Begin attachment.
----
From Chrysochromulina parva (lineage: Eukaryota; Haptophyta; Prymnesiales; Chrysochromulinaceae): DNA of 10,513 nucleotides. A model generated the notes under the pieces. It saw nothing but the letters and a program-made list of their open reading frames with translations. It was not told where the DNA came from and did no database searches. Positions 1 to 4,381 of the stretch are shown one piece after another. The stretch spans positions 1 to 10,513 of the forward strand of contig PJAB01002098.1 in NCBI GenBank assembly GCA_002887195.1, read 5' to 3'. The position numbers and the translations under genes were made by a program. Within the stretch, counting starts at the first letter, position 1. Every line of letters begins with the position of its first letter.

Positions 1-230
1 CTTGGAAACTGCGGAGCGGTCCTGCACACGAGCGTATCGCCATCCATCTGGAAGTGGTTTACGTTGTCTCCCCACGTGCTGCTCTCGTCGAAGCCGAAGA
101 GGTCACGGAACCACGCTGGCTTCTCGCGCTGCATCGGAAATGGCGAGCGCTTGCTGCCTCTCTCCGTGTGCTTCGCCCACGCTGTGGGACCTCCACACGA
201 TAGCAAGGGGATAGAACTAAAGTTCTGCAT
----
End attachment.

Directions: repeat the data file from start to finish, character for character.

From Chrysochromulina parva (lineage: Eukaryota; Haptophyta; Prymnesiales; Chrysochromulinaceae): DNA of 10,513 nucleotides. A model generated the notes under the pieces. It saw nothing but the letters and a program-made list of their open reading frames with translations. It was not told where the DNA came from and did no database searches. Positions 1 to 4,381 of the stretch are shown one piece after another. The stretch spans positions 1 to 10,513 of the forward strand of contig PJAB01002098.1 in NCBI GenBank assembly GCA_002887195.1, read 5' to 3'. The position numbers and the translations under genes were made by a program. Within the stretch, counting starts at the first letter, position 1. Every line of letters begins with the position of its first letter.

Positions 1-230
1 CTTGGAAACTGCGGAGCGGTCCTGCACACGAGCGTATCGCCATCCATCTGGAAGTGGTTTACGTTGTCTCCCCACGTGCTGCTCTCGTCGAAGCCGAAGA
101 GGTCACGGAACCACGCTGGCTTCTCGCGCTGCATCGGAAATGGCGAGCGCTTGCTGCCTCTCTCCGTGTGCTTCGCCCACGCTGTGGGACCTCCACACGA
201 TAGCAAGGGGATAGAACTAAAGTTCTGCAT